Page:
China floods: Party bosses drown Hebei to save Beijing, common people livid

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Common people of China are angry once again against the leaders of the Communist
Party of China and their high-handed attitude. Back in the end of 2021 and the early part of 2022, too, they were angry against the draconian lockdown measures imposed on them by the authorities; mainly to facilitate the smooth passage of President Xi Jinping to a record third term in office.

Even unprecedented slogans like “Xi Jinping step down” had been aired. The “zero Covid”
policy of President Xi had finally ended in a miserable failure. This time they are angry, mainly people living in the villages and small towns surrounding the national capital Beijing, against party bosses of the Hebei province which borders Beijing for having opened the floodgates and spillways and in the process drowning people living in seven low lying zones to save Beijing which was hit by unprecedented rain and flood in the last week of July 2023.

“Officials in Hebei province which borders Beijing had opened floodgates and spillways in seven low lying flood control zones to prevent rivers and reservoirs from overflowing in Beijing and the region’s other metropolis,” the New York Times has reported, quoting Tianjin; a Chinese state media.

“The Communist Party leader of Hebei, Ni Yuefeng, said he ordered the activation of
flood storage and diversion areas to reduce the pressure on Beijing’s flood control and
resolutely build a ‘moat’ for the capital. That move further inundated the adjacent city
of Zhouzhou in Hebei which had already been struggling to contain its own floods after
a levee broke and a local river over-flooded. Its streets and neighbourhood turned into
a brown muddy lake; with water up to 23 feet deep destroying homes and businesses,”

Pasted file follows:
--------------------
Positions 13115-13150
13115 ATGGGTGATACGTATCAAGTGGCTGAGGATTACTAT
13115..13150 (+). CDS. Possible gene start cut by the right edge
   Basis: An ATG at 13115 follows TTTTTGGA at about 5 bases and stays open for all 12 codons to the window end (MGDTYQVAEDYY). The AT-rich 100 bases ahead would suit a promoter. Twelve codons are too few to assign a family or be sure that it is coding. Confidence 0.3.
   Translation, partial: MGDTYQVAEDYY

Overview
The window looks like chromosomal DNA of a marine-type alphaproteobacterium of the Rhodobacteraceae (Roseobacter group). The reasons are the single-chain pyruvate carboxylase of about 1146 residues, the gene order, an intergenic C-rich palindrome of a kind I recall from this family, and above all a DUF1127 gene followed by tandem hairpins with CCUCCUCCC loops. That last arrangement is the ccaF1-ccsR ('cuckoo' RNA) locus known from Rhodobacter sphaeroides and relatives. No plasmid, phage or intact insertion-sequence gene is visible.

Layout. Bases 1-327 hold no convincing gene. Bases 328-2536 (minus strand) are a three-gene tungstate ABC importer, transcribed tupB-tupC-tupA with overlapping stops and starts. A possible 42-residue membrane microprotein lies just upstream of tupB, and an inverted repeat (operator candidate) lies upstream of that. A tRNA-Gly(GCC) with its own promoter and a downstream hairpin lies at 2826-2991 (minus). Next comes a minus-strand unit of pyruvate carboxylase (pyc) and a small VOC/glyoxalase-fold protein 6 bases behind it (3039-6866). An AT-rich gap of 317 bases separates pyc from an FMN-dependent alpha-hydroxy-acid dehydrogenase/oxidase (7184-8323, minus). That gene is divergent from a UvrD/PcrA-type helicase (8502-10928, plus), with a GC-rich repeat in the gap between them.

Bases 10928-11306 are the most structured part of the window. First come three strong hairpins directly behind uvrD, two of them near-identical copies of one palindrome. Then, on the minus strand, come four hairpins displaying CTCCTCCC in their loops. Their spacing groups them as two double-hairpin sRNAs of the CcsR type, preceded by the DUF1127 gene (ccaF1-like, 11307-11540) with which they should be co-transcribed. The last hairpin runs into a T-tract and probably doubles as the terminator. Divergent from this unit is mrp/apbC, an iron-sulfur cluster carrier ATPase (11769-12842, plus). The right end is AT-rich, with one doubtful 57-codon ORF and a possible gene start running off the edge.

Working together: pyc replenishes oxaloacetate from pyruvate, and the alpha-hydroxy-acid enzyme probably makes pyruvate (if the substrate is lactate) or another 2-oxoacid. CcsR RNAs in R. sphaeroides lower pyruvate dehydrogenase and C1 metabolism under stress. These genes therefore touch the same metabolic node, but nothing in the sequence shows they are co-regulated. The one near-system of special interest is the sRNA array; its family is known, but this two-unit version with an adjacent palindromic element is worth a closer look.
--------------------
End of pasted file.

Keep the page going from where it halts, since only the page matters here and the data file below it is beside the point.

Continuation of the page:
the NYT has said.

“The crisis in Zhouzhou has set off widespread anger. Survivors have complained they
were not given ample warning about the discharge of waters and questioned if they
would be compensated for the losses,” writes the NYT. “In particular, people have
denounced the Hebei leadership that has been more interested in appeasing national
leaders in Beijing than in safeguarding millions of Chinese citizens.”

The comment of Hebei CPC leader that Zhouzhou was a ‘moat’ in apparent indifference to the
sufferings of the people living in this area has become a hashtag that had amassed
60 million viewers before the censor suppressed the online discussion.

“To protect Beijing no one cares if we in Hebei are being flooded,” the NYT has quoted
a resident of Zhouzhou as saying. Many people in Zhouzhou are migrants from other
provinces who have moved up to regions close to the national capital in search of a
livelihood.

The rainfall that Beijing recorded between July 29 and August 1, 2023, 10.2 inches
daily on the average, was the heaviest since records had begun 140 years ago. The
flood was the effect of ‘Storm Doksuri’ sweeping northwards over China. Flooding in
and around Beijing killed at least 20 people, flights were cancelled, services disrupted
and tens of thousands of people had to be evacuated.

According to Xinhua, the official news agency of China, of the 20 killed, 11 were in Beijing and nine in the surrounding province of Hebei. In Beijing 27 people were missing and in Hebei six. In the suburban areas, streets were clogged with water, thick mud and forest debris that had rushed down from the nearby mountains.

Cars were swept away in flooded rivers. Besides Beijing and Hebei, other areas in northern China too were badly affected, including rural areas. About 42,000 people were reported to have been evacuated from areas of Shanxi province, west of Hebei. The grain-producing province of Heilongjiang to the north had to evacuate entire villages; apprehending life-threatening deluges. The storms and floods triggered power cuts in Shangzhi city.

Scientists are unanimous on one point, that an extreme weather event such as the Beijing floods is the fallout of global warming; though no one is sure of the exact cause and effect relation. “As the planet warms, the expectation is that we will see more intense, and more frequent, more severe rainfall events, leading also to more severe flooding.” Director of Hydrology, Water and Cryosphere Stefan Uhlenbrook at the World Meteorological Organization has been quoted as saying. “Record-breaking rainfall induced by tropical cyclones has caused devastation and casualties in the Chinese capital Beijing and the surrounding province of Hebei. Other Asian countries have also been hit.”